For centuries, artists have struggled to pay the bills. Being a creative might be your calling, but unless you come from money, it can be difficult to make any headway at the start of your career. But that doesn’t mean it’s not worthwhile, and now the Irish government are going to provide artists with a basic income so they can pursue their craft to a higher level.
It amounts to €325 (£270 or $350) a week, and will be available to 2,000 artists over a three-year period. It’s hoped the scheme will boost Ireland’s cultural sector, with Micheál Martin, the Irish prime minister, saying: ‘Ireland’s arts and culture in all its distinctiveness and variety is the wellspring of our identity. The Basic Income for the Arts is a unique opportunity for us to support our artists and creatives, and ensure that the arts thrive into the future.’
The scheme aims to ‘address the earnings instability that can be associated with the intermittent, periodic and often project-based nature of work in the arts’, which is a pretty thoughtful assessment of the kind of issues artists have long faced. Overall, a whopping €25 million (£21 million or $27 million) has been allocated to the scheme.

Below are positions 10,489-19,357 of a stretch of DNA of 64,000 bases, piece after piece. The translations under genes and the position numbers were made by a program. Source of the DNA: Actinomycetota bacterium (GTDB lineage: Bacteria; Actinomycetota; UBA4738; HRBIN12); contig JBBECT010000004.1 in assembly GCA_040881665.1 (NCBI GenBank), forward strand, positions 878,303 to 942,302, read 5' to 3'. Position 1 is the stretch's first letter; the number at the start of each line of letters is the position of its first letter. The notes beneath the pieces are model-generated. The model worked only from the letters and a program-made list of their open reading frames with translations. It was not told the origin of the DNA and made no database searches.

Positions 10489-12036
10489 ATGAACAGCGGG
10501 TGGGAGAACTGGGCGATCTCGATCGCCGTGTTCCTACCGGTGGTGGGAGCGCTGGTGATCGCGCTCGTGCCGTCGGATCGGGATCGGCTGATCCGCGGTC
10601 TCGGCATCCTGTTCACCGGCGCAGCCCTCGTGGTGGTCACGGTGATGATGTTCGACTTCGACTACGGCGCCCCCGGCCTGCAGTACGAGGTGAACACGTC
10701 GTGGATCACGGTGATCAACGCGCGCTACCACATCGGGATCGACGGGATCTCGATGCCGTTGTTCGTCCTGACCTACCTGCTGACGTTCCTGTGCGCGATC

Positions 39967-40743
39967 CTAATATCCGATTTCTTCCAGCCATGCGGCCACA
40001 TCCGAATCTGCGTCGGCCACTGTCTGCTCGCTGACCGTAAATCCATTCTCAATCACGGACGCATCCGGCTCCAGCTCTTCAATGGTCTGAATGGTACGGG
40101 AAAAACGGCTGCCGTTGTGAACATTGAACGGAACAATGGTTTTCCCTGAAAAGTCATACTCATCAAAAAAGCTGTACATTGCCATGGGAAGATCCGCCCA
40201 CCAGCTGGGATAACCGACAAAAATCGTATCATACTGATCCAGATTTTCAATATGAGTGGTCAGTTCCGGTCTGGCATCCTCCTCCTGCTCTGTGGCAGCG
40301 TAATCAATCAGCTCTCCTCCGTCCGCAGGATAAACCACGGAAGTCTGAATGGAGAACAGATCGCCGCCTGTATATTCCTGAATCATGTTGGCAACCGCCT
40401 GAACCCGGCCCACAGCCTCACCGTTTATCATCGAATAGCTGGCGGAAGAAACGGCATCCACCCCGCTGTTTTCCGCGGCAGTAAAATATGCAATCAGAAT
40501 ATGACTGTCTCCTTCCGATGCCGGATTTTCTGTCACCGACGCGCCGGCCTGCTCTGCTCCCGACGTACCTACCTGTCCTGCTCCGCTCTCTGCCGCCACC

It’s non-competitive, which means the quality of the work doesn’t matter. And because it’s a pilot, there’s the potential for the scheme to be expanded further if it’s successful. Recipients will be chosen at random on May 12 – so if you’re an Irish painter, musician, writer or something else entirely, apply via the dedicated portal now.
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